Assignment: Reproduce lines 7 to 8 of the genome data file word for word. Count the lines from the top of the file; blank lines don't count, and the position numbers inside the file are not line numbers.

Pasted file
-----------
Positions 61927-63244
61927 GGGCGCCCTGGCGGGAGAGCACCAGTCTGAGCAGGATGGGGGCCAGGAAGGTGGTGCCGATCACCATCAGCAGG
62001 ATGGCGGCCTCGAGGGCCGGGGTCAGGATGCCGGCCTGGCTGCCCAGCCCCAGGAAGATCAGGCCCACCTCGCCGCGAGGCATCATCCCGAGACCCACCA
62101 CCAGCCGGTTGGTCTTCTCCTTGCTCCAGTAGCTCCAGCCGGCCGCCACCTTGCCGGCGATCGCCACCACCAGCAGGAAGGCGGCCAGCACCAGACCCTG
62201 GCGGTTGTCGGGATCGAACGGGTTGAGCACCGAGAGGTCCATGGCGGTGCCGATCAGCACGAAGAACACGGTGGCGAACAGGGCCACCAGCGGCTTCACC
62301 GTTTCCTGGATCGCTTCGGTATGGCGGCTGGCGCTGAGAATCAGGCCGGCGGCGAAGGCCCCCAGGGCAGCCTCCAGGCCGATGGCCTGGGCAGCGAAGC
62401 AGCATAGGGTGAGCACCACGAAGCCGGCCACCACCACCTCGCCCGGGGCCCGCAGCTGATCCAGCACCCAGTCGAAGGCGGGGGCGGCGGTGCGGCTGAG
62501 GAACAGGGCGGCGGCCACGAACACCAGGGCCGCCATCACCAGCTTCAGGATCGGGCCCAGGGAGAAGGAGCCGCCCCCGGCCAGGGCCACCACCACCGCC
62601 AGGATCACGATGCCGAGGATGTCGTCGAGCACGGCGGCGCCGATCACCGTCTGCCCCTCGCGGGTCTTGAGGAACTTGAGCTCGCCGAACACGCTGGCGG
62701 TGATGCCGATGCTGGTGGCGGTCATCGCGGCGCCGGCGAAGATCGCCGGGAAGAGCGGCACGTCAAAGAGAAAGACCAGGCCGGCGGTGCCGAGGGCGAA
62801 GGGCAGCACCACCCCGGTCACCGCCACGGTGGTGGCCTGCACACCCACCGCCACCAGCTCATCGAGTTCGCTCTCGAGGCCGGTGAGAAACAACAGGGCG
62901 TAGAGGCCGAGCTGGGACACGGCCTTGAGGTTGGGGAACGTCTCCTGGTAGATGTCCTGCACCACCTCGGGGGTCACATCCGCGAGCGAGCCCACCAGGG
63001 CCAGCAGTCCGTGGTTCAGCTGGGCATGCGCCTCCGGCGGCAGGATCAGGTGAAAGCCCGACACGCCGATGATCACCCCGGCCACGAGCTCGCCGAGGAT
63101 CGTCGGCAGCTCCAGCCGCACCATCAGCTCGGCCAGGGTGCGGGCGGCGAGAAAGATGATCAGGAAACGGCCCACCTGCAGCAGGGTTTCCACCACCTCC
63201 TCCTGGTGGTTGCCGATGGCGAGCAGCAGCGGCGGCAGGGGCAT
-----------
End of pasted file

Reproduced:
62401 AGCATAGGGTGAGCACCACGAAGCCGGCCACCACCACCTCGCCCGGGGCCCGCAGCTGATCCAGCACCCAGTCGAAGGCGGGGGCGGCGGTGCGGCTGAG
62501 GAACAGGGCGGCGGCCACGAACACCAGGGCCGCCATCACCAGCTTCAGGATCGGGCCCAGGGAGAAGGAGCCGCCCCCGGCCAGGGCCACCACCACCGCC